MASON CITY, Iowa (AP) – Joe Biden sought on Wednesday to ease tensions with Democratic presidential rival Bernie Sanders after the two candidates exchanged several volleys over Social Security and other matters.
And the former vice president pledged in a wide-ranging interview with MSNBC that if he reaches the White House, he would not agree to any budget deal that curtails Social Security benefits.
Biden demurred on â€œMorning Joeâ€ when asked whether Sanders had â€œliedâ€ when he and his campaign aides asserted Biden sought to cut Social Security benefits over his decades in public office. Biden also noted that Sanders apologized to him after one of the Vermont senatorâ€™s top supporters wrote that the former vice president has a â€œcorruptionâ€ problem.
â€œSometimes campaign staff gets a little ahead of the candidate,â€ Biden said, later adding, â€œI accept his apology, and I hope we can argue on the facts.â€
Biden’s comments come at a tumultuous moment in the Democratic primary as candidates are increasingly feuding with each other on multiple fronts. Tensions within the party soared on Tuesday after The Hollywood Reporter published an interview in which Hillary Clinton ripped into Sanders, reigniting divisions from the 2016 campaign and raising concerns that Democrats may struggle to unify behind a nominee this year and defeat President Donald Trump.
Still, the acrimony between Sanders and Biden isn’t likely to dissipate completely as they vie for every advantage with less than two weeks until the Feb. 3 Iowa caucuses. Just Tuesday night, Bidenâ€™s campaign released a video accusing Sanders of â€œdishonestâ€ attacks, while Sandersâ€™ official Twitter account countered: â€œLetâ€™s be honest, Joe. One of us fought for decades to cut Social Security, and one of us didnâ€™t.â€
Sanders attached audio of speeches Biden gave as a Delaware senator advocating for budget deals that would have curtailed entitlement spending over time. As a senator, Biden was a supporter of a balanced-budget constitutional amendment, but he maintains that he would not have â€œcutâ€ Social Security benefits as part of the deals.
â€œMy support for Social Security has been solid my entire career,â€ Biden said. â€œI did join with a lot of other Democrats, made it solvent during the Reagan years.â€
In his current campaign, Biden proposes expanding Social Security benefits and raising more revenue by lifting the cap on the income that is subject to Social Security payroll taxes. He did tacitly acknowledge that heâ€™s moved leftward over the years on Social Security, however, comparing his long Senate record with Sandersâ€™ legislative history on gun rights. Sanders â€œvoted to protect gun manufacturers,â€ Biden said, referring to Sandersâ€™ vote to give weapons makers immunity from civil liability. Clinton skewered Sanders over that position in their 2016 nominating fight.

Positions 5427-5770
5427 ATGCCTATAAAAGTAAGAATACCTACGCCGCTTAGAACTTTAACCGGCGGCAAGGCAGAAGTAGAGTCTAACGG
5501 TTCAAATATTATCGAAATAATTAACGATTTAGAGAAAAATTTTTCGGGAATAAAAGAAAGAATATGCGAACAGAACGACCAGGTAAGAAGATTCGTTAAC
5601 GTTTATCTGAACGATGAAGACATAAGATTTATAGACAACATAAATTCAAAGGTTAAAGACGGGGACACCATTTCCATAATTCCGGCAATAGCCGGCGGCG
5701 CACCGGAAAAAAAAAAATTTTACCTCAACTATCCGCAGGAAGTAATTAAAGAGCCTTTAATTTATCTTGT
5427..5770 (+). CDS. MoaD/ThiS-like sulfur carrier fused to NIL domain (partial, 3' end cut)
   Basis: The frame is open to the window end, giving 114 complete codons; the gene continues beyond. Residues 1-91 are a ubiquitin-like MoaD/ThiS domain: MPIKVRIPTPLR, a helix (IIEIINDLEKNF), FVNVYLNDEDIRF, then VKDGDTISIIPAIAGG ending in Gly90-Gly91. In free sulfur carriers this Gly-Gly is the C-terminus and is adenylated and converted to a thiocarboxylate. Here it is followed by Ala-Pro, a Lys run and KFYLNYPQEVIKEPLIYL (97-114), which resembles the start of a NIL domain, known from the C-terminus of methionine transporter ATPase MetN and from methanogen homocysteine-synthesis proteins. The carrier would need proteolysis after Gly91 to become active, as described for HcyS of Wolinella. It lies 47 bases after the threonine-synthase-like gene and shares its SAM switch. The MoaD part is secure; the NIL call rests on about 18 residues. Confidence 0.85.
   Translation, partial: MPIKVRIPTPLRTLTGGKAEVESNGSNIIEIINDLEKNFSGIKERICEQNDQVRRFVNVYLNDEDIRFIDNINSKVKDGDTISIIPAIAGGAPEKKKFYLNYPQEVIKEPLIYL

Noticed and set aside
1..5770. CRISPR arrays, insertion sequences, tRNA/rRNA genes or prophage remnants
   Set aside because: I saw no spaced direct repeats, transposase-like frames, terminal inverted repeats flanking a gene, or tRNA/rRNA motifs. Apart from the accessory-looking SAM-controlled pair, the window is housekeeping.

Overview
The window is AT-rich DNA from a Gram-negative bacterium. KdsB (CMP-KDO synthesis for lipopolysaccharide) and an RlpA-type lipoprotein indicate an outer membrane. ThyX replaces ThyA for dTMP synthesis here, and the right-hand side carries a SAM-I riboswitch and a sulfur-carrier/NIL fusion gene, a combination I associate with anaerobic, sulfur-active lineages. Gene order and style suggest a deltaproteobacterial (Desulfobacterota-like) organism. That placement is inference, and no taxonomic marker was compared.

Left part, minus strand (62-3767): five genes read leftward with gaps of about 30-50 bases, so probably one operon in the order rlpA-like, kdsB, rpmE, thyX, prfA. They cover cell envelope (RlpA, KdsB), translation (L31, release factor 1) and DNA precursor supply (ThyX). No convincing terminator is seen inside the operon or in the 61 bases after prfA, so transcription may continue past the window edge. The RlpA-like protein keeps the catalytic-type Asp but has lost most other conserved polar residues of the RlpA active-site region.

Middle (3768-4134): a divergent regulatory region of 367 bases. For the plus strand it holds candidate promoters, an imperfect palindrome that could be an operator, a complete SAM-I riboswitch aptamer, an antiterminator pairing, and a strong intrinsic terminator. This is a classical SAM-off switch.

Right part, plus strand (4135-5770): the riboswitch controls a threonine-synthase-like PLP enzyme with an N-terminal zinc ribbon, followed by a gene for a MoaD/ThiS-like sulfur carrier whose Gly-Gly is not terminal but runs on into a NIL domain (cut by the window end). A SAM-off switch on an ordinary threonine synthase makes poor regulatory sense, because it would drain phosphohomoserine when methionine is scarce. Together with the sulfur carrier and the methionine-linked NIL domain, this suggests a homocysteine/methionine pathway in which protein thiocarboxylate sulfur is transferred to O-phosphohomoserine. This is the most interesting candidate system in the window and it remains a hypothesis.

â€œHeâ€™s indicated that was past,â€ Biden said, suggesting Sandersâ€™ current positions on guns should be acceptable to Democratic primary voters.
The former vice president was not so charitable about the Senateâ€™s impeachment trial of Trump.
â€œI was embarrassed for the institution,â€ Biden said when asked about Trumpâ€™s lawyers stating clear mistruths during the proceedings, which are expected to end with Trumpâ€™s acquittal on charges that he abused his power and obstructed Congress.
The impeachment case is pegged to Trump pressuring Ukrainian officials to launch an investigation into Biden and his son Hunter Biden, based on discredited theories about the younger Bidenâ€™s business dealings in Ukraine while his father handled U.S. foreign policy in the country as vice president.
Joe Biden predicted that Republican senators will one day be ashamed of their fealty to Trump. â€œI think itâ€™s one of those things theyâ€™re going to regret when their grandchildren read in history books what they did,â€ Biden said. â€œI donâ€™t get it. … I think it has a lot to do with whether they can win primaries. Everybody knows how vindictive the president is.â€
Indeed, Trump has shown a willingness to go after Republicans who criticize him. But most GOP senators facing reelection this year do not yet have significant opposition from within their party. Arizona Sen. Martha McSally is an exception. And newly appointed Georgia Sen. Kelly Loeffler also could draw opposition from the right.
Biden, in his interview, did not discuss the possibility that the Senate could call him or Hunter Biden as a witness. Biden has maintained that he sees no â€œlegal basisâ€ for his or his sonâ€™s testimony, because the House impeachment charges are about Trumpâ€™s actions.
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